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The UK should have a Stolen Valour Act - We've just been had by a lowlife impersonating a Military

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posted on Sep, 19 2011 @ 07:44 AM
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reply to post by stellify
 


Try playing Fluffy Bunnies. It is similar. Put the bowl of marshmallows in the middle of a circle of people. Pass the bowl round and put one mallow in your mouth, do not eat or swallow. Say" Fluffy Bunnies Running Around the Field", without swallowing, splitting the mallows out or choking to death. The last one left with their mallows still in thier mouth or still alive wins.
edit on 19/9/2011 by TheLoneArcher because: (no reason given)

edit on 19/9/2011 by TheLoneArcher because: (no reason given)

edit on 19/9/2011 by TheLoneArcher because: (no reason given)




posted on Sep, 19 2011 @ 10:35 AM
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i work at a defence establishment, and we continually recieve warnings about known military impersonaters, the number of these individuals is truly staggering. In fact the one you are describing sounds familiar u2u me if you wish me to confirm this and you are comfortable doing so.



posted on Sep, 19 2011 @ 11:19 AM
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reply to post by LightAssassin
 


Amen, but maybe a blanket party thrown by some of my
friends like Dave, a REAL Royal Marine Sergeant with
lots of COMBAT decorations-- like in Granada and
other places where they were shot at. Got soap?
I'm sure he for one would love to share some decorations.



posted on Sep, 19 2011 @ 03:11 PM
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as a former marine, who has fought in viet nam, grenada, desert storm, afghanistan, iraq, kuwait, and participated in various black operations in central and south america and have been awarded the medal of honor 3 times, captured saddam hussien and participated in the assassination of bin laden i find offence to anyone who steals the valor of any soldier.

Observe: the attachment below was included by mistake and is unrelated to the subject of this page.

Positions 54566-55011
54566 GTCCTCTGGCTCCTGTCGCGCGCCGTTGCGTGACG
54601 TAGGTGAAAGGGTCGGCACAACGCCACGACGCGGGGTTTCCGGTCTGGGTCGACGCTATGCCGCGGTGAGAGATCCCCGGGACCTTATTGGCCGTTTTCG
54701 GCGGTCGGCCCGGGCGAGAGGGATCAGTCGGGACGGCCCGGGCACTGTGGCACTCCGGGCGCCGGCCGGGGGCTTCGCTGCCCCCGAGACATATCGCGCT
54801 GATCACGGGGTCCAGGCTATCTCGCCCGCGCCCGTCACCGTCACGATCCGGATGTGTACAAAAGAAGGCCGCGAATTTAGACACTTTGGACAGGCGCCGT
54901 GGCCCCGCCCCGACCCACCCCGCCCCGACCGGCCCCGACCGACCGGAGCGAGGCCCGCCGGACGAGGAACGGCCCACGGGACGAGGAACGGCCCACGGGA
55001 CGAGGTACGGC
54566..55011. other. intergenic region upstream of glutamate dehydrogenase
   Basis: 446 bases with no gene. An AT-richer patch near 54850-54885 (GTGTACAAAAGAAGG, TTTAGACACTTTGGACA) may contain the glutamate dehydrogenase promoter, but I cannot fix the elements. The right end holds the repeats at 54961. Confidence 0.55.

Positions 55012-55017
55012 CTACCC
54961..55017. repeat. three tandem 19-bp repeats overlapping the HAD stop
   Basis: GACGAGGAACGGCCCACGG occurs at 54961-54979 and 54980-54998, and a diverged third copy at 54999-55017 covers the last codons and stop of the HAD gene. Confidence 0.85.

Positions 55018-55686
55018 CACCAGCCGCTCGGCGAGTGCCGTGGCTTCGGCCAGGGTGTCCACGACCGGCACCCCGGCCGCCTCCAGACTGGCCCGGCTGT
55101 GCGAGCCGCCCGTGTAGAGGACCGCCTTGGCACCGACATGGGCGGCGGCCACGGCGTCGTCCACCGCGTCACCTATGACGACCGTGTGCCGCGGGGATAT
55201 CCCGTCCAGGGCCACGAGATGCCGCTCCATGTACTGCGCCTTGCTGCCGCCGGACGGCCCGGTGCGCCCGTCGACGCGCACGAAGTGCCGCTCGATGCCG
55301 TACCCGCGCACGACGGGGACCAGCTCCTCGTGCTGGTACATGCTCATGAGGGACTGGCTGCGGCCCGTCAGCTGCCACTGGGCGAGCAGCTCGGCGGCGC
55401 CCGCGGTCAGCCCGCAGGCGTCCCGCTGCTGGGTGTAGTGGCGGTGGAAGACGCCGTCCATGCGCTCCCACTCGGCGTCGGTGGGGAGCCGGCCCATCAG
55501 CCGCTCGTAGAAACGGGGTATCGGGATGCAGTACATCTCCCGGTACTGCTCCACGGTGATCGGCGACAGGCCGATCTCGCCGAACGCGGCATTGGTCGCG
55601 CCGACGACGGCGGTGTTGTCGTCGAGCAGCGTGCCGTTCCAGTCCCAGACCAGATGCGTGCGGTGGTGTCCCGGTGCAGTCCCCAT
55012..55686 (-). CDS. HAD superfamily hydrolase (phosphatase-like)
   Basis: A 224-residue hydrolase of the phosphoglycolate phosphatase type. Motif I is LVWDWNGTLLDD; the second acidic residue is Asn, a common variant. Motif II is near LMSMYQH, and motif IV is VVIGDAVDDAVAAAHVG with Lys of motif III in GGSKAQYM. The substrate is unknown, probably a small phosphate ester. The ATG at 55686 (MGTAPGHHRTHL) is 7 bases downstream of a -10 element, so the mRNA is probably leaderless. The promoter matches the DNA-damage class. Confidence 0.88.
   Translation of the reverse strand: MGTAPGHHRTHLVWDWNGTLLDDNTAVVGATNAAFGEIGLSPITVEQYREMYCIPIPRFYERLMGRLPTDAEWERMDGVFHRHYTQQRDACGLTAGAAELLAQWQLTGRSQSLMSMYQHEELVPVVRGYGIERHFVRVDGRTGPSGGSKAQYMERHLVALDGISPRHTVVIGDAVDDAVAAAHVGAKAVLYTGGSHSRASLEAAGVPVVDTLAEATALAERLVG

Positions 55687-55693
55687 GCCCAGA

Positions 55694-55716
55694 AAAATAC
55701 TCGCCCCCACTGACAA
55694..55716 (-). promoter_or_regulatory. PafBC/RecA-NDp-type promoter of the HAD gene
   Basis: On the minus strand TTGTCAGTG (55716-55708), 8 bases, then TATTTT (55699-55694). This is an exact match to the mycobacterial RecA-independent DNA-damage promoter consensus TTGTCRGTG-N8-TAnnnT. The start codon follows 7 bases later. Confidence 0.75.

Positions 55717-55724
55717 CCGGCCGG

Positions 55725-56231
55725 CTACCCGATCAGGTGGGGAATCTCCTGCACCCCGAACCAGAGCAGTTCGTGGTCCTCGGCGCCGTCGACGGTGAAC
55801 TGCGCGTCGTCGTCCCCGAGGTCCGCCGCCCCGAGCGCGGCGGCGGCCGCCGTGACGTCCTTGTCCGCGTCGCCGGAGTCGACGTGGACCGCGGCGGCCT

i'm also an honorary field marshal in the royal british army and a 5 star general in the american military.



posted on Sep, 19 2011 @ 07:53 PM
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Actually, the US should get rid of this stupid law. We already have fraud laws to take care of this in cases when people misrepresent themselves to take advantage of someone else, we don't need to pile more regulations on top of it.

There's a reason a federal judge tried to overturn this law and declared it unconstitutional. To protect free speech you have to protect all speech, especially the lies and the stuff no one wants to hear, otherwise it's not really free speech at all. There are very few universal truths, most truths are subjective, so freedom of speech also has to apply to what is untrue. Once you start declaring lies to be illegal, you have a small authority policing what is 'true' and 'false' for everyone, when it is up to that person to decide what is true for them. The truth of some things is more apparent than others, but it's not up to the government to decide what I can say or believe. Period.

The UK has different laws of course, so it may hold up better there's but I don't see this as something you want to have either way.
edit on 19-9-2011 by Akasirus because: (no reason given)



posted on Sep, 19 2011 @ 09:01 PM
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If idiots want to give him stuff just because he said he was in the military, then THEY are the stupid ones.



posted on Sep, 19 2011 @ 09:11 PM
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Originally posted by stellify


There's a few paras just back from a hard tour of Afghanistan who could be available to dispense retribution...


*redacted* bloody lies for Queen and Country *redacted* killers and murderers for both sides makes me *redacted*

Otherwise, as another poster said: cheats and liars and those who love control get to the top, and it's always at the cost of someone else.



posted on Sep, 20 2011 @ 03:23 AM
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Originally posted by aorAki

Originally posted by stellify